Eric Schmidt, Jared Cohen, Brett Perlmutter and Dan Keyserling are visiting Cuba and the Computer Science University (UCI by its acronym in Spanish). The heads of the multimillionaire company were welcomed in total discretion at the said university.
Since June 28, several international press media had talked about their presence in Havana, though the Cuban press had not released any information about it.
The presence of Schmidt —Google’s CEO–, Cohen, Perlmutter and Keyserlin in Cuba aims at “promoting free and open internet access”, for which they visited polytechnic centers and the UCI.
They also paid a visit to Yoani Sánchez at her apartment, according to Yoani herself.
Last year, in an interview for The Wall Street Journal, Schmidt had expressed hisinterest in travelling to Cuba. The Caribbean island was “at the top of the list”of the nations he wanted to visit: “We will go to Cuba, I hope”, he said then to journalist Deborah Kan.
So far, it is impossible to know if their presence in Cuba only answers to the purpose of promoting Internet’s potential and advantages.
There are a few interesting elements about this visit. First, it has been dealt with extreme discretion, regardless of the consent by the Cuban authorities; otherwise they would have been able to walk through the gates of the UCI. This university is currently training about 5000 students from all over the countryin fields related to software production and informatics.
According to EFE news agency, “during the official program, the visitors were able to experience the eagerness of the youth for more open access to the web. They also felt encouraged by Cuba’s technological and computer development”, which probably refers to the human and professional capital of the country as well.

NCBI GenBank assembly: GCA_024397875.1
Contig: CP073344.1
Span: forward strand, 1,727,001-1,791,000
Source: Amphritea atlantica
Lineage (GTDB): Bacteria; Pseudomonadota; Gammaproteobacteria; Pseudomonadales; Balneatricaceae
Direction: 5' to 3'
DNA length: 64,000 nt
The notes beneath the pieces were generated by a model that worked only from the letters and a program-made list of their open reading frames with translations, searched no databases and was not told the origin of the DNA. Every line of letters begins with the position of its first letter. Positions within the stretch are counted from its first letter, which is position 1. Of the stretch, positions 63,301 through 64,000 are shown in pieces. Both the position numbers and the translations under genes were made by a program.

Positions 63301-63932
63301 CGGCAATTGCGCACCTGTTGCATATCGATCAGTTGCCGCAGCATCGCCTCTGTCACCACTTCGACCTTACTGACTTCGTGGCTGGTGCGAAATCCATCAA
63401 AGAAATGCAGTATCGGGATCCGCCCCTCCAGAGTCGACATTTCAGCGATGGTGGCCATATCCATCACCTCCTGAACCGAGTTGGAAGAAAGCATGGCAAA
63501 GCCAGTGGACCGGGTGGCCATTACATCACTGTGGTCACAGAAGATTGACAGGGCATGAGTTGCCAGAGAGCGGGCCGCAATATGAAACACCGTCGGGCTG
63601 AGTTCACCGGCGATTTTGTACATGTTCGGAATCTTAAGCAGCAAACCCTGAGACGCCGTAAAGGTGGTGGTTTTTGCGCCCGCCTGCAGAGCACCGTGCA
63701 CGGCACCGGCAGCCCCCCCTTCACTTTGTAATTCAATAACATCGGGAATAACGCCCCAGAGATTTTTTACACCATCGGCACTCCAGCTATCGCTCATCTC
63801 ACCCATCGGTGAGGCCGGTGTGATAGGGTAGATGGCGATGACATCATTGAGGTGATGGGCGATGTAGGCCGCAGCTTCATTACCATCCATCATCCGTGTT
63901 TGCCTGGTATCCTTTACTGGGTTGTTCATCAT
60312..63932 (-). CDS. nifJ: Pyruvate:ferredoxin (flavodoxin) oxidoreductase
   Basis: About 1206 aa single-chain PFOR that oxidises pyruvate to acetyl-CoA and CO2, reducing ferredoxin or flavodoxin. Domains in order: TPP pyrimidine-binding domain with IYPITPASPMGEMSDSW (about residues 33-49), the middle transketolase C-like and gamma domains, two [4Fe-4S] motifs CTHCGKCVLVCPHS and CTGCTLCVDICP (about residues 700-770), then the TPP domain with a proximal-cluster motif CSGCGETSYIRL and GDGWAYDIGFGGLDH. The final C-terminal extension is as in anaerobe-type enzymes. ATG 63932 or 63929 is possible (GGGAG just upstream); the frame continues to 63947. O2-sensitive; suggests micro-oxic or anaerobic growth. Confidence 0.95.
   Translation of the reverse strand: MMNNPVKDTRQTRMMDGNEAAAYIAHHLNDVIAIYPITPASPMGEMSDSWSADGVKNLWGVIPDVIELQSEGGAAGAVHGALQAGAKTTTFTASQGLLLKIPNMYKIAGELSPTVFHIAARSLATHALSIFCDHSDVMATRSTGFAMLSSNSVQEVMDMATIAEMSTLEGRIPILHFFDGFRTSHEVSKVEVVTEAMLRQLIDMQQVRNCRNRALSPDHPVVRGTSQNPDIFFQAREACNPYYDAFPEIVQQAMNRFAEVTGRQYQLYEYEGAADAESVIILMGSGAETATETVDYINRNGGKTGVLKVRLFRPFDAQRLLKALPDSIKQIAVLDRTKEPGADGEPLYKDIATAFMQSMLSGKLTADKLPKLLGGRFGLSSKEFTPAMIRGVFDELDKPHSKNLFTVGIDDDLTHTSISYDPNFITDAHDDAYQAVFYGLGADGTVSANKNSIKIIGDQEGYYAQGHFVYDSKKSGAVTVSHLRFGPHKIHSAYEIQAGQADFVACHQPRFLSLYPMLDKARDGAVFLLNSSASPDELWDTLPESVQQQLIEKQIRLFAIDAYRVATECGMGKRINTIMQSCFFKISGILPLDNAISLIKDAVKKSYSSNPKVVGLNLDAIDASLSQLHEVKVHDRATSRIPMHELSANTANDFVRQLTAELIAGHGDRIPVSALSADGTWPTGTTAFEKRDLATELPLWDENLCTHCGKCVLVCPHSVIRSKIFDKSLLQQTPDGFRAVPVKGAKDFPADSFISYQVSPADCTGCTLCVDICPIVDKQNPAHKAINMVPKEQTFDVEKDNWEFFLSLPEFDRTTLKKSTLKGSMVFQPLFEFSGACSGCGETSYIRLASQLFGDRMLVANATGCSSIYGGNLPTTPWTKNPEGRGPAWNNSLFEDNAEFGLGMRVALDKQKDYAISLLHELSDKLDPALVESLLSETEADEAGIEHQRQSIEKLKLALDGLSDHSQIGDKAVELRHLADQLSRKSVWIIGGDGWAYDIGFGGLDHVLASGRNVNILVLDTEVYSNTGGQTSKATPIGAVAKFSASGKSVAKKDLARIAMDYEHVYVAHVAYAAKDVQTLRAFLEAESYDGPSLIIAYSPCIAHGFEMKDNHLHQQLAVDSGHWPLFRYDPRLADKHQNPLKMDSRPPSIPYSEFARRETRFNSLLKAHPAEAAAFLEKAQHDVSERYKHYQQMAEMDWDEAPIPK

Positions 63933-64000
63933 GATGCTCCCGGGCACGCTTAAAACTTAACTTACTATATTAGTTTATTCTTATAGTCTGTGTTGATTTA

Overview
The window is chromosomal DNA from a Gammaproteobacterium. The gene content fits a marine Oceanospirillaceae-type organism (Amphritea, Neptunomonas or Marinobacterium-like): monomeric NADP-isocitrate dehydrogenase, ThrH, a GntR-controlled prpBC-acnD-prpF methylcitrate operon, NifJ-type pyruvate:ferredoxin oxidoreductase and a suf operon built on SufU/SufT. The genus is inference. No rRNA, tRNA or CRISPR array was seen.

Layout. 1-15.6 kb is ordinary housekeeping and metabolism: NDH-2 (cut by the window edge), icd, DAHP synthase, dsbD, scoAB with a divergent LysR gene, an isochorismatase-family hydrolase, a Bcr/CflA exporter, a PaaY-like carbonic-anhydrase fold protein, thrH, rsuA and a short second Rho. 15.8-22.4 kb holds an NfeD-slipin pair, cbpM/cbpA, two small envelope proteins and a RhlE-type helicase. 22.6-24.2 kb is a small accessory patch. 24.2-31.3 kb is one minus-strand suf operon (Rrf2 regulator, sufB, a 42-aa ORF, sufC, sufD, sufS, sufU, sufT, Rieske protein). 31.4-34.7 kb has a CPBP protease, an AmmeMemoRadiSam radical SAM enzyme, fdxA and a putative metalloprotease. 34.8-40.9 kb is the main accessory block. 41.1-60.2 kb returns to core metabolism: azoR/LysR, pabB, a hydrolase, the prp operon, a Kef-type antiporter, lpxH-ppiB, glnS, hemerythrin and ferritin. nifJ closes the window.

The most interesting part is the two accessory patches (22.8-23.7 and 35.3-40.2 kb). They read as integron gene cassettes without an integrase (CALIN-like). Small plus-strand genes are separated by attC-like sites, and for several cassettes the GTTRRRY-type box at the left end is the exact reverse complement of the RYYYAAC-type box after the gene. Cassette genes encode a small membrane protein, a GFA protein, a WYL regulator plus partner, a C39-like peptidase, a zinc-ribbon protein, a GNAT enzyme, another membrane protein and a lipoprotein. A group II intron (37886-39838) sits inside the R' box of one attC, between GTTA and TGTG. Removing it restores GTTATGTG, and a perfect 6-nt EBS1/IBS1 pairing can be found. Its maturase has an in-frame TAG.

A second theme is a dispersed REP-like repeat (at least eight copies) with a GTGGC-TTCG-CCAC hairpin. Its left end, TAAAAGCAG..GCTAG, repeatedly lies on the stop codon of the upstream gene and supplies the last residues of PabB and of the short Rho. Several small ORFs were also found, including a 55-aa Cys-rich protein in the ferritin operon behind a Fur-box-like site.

Cohen, the current director of Google Ideas, before taking on such responsibility, used to work as advisor of the former ex secretaries of State of the White House: Condoleezza Rice and Hillary Clinton. With both of them he worked on “ciberterrorism, promotion of free internet and boosting opposition in nations the US labeled as repressive”, as explained by Progreso Semanal.
Nothing happens by chance; neither this camouflaged visitas academic/ commercial/ educational experience by Google’s representatives; nor the attempt to disregard their presence; nor the consent by the Cuban authorities for Schmidt and his colleagues to visit the facilities chosen.
It would be naïve to settle for the version of “promoting Internet’s potential and advantages”. After so much preparation and the necessary permits there is much more than that.
Circumstances, speeches and interests change in time, denying it is like trying to reproduce an illusion that has proven to be unsustainable.
What are the real reasons for the visit ofGoogle’s executives? We don’t know yet; however, the interest of this company on Cuba’s “technological and informatics potential” could be taken as a clue for understanding this complex issue.